Absorption And Emission Spectroscopy

Spectroscopy is the measurement of electromagnetic radiation absorbed, scattered, or emitted by chemical species. Because different chemical species and electromagnetic radiation interact in characteristic ways, it is possible to tailor instrumentation to detect these interactions specifically and quantitatively. A simple absorption spectrophotometer, depicted schematically in Figure 12.2, contains components that are common to many spectroscopic devices and are representative of many of the basic principles of instrumentation found in analytical biochemistry.

Future of Dual Modality Imaging

Magnetic resonance spectroscopy (MRS) to measure the regional biochemical content and to assess metabolic status or the presence of neoplasia and other diseases in specific tissue areas171-173 including the prostate.153,174-176 Finally, MRI does not use any ionizing radiation and therefore can be used in serial studies, for paediatric cases,177 and in other situations where radiation dose should be limited. Radionuclide imaging (specifically PET) records the regional distribution of radiolabeled tracers, but unlike MRS cannot distinguish the specific molecular species to which the radionuclide is attached and unlike MRI provides only little anatomical information.

Transportation Risks Preventative Measures Air Travel

The radiation exposure associated with a long flight from London to Tokyo has been estimated to be the equivalent of one chest radiograph. For the infrequent flyer this is not of much concern. For pregnant travelers who are aircrew or business frequent flyers this may be a consideration and should be discussed with their physician. Airport security machines are magnetometers and are not harmful to the fetus.

Toxictherapeutic disturbances

There may be a definitive history of accidental or deliberate ingestion of therapeutic or toxic substances such as an overdose of tablets or exposure to carbon monoxide. However, even if there is no specific evidence of poisoning, it should be considered as the cause of cardiac arrest in every collapsed patient. The hospital team should ensure that they are not put at risk if chemical or radiation exposure from the patient is a possibility.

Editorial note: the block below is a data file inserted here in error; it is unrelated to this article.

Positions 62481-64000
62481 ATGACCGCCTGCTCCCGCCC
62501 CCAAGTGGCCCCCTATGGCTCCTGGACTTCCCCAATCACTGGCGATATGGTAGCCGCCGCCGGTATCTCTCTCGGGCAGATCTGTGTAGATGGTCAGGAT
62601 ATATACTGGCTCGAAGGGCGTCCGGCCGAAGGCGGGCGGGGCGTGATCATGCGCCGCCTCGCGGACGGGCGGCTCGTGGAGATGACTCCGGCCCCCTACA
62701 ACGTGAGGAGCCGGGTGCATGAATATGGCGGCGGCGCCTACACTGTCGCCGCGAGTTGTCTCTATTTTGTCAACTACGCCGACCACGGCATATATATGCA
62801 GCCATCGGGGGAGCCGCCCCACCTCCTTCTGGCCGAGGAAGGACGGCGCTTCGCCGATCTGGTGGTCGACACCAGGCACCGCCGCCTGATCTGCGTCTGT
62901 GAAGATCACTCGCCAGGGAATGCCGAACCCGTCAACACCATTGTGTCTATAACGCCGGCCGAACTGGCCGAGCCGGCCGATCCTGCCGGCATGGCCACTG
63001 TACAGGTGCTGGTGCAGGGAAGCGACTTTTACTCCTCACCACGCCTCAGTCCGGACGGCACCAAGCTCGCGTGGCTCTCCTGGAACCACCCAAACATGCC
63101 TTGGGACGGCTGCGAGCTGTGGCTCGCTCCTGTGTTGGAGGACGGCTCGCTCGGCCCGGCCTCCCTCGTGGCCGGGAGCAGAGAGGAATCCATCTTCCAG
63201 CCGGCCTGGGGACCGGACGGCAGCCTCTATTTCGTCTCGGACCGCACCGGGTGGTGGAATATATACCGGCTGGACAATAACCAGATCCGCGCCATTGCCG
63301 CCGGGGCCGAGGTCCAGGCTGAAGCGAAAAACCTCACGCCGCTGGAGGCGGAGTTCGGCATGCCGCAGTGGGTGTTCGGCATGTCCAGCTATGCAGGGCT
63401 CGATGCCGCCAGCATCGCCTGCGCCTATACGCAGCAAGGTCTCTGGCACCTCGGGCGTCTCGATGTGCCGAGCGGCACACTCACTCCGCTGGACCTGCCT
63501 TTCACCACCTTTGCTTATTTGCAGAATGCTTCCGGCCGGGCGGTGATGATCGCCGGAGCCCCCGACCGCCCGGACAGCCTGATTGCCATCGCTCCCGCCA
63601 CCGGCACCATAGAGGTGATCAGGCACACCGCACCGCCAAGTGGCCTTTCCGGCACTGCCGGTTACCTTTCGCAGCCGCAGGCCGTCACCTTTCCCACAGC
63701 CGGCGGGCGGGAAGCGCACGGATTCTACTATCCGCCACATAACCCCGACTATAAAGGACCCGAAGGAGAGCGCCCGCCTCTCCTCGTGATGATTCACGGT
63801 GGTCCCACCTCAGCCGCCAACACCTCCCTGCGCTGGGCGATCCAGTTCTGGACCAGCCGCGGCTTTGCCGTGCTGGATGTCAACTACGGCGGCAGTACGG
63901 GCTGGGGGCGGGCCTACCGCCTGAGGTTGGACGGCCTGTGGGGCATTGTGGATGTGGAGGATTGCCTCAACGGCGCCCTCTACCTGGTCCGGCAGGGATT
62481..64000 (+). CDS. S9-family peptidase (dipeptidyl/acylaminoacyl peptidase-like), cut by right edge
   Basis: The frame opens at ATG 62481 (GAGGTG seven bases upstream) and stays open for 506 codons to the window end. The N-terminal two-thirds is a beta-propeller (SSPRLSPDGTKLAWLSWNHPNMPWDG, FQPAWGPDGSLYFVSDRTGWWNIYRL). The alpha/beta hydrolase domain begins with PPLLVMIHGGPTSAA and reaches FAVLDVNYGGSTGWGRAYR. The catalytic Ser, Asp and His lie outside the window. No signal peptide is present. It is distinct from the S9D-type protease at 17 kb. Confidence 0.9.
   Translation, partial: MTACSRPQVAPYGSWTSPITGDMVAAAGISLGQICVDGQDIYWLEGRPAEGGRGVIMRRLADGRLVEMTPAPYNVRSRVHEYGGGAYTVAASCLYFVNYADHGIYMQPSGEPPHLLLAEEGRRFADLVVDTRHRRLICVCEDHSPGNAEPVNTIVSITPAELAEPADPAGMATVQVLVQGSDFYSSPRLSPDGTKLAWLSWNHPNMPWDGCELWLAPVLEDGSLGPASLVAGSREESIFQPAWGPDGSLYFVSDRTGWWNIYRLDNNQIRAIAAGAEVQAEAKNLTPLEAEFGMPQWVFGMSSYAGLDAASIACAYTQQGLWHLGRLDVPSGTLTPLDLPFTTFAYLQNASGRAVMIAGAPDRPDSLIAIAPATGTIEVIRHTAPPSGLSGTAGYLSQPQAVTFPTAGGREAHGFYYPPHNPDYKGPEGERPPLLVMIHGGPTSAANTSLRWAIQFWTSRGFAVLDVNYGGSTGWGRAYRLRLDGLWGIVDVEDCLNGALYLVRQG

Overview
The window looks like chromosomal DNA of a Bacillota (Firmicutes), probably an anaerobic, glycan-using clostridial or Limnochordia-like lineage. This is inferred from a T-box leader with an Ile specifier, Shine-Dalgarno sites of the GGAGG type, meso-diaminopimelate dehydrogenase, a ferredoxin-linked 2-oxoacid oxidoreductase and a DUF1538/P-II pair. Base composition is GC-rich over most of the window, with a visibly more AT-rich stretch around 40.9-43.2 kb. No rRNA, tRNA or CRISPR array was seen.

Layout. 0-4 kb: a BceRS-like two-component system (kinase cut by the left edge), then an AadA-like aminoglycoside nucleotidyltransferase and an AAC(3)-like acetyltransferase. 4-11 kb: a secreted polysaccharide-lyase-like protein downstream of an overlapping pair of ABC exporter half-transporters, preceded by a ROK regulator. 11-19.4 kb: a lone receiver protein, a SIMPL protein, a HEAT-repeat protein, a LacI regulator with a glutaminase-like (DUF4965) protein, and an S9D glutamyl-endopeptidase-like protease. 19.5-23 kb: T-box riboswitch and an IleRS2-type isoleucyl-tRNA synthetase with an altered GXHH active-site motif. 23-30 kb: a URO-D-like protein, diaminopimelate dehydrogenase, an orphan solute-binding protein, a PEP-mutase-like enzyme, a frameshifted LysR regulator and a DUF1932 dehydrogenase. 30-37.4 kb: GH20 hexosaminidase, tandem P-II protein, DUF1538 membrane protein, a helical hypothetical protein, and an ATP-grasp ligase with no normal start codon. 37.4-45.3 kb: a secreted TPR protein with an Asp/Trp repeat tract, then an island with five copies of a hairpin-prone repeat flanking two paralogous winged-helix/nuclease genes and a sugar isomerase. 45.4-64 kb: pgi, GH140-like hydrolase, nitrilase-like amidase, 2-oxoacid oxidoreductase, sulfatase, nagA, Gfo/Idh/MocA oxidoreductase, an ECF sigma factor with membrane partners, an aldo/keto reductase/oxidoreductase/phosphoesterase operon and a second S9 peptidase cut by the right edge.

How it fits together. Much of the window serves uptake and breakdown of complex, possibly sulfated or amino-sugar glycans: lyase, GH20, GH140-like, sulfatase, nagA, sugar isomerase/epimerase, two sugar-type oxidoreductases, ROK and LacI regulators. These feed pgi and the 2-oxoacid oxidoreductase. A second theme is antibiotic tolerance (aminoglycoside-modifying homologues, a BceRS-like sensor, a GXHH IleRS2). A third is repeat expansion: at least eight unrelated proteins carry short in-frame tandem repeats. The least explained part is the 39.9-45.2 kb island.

Well Differentiated Thyroid Carcinoma

One cause of TC is the external beam radiotherapy widely used from 1920 to 1960 in children for treating benign conditions of the head, neck, and upper chest, such as tinea capitis, acne, tonsillar hypertrophy, and thymic enlargement. In 1949, Quimby and Werner 5 suggested a relationship between neck irradiation and the development of TC later in life. The thyroid gland in childhood is highly sensitive to radiation.After 1950,the use of radiotherapy for benign conditions gradually diminished. Currently, certain diagnostic techniques, especially fluoroscopy, can also involve radiation exposure in the range implicated in the pathogenesis of thyroid tumors 6 . Moreover, medically indicated radiation therapy for the treatment of assorted malignancies,especially acute lymphocytic leukemia and Hodgkin's disease, continues to be administered. Scattered radiation from the primary fields of therapy, which transverses thyroid tissue, results in sublethal thyroid irradiation in such patients....

Technique and Normal Appearances

MRI and CT are powerful imaging tools and the choice of which modality to use is not always straightforward. MRI shows exquisite soft-tissue contrast 8 and will therefore better demonstrate tumor invasion of structures such as strap muscle, larynx, and esophagus. It does not involve ionizing radiation and this may

Mass and Energy

In 1900 Max Planck demonstrated that the energy (E) of electromagnetic radiation was simply related to the In addition, experiments indicated that the radiation was only released in discrete bursts . This was a startling result as it departed from the classical assumption of continuous energy to one in which electromagnetic radiation could only exist in integral multiples of the product of hu. The radiation was said to be quantized, and the discrete quanta became known as photons. Each photon contained an amount of energy that was an integer multiple of hu. The unit for energy is the joule (J), and we can calculate the energy of the radiation contained in a photon of wavelength of, for example, 450 nm as Figure 2.2. The electromagnetic spectrum showing the relationship between wavelength, frequency, and energy measured in electron volts (eV).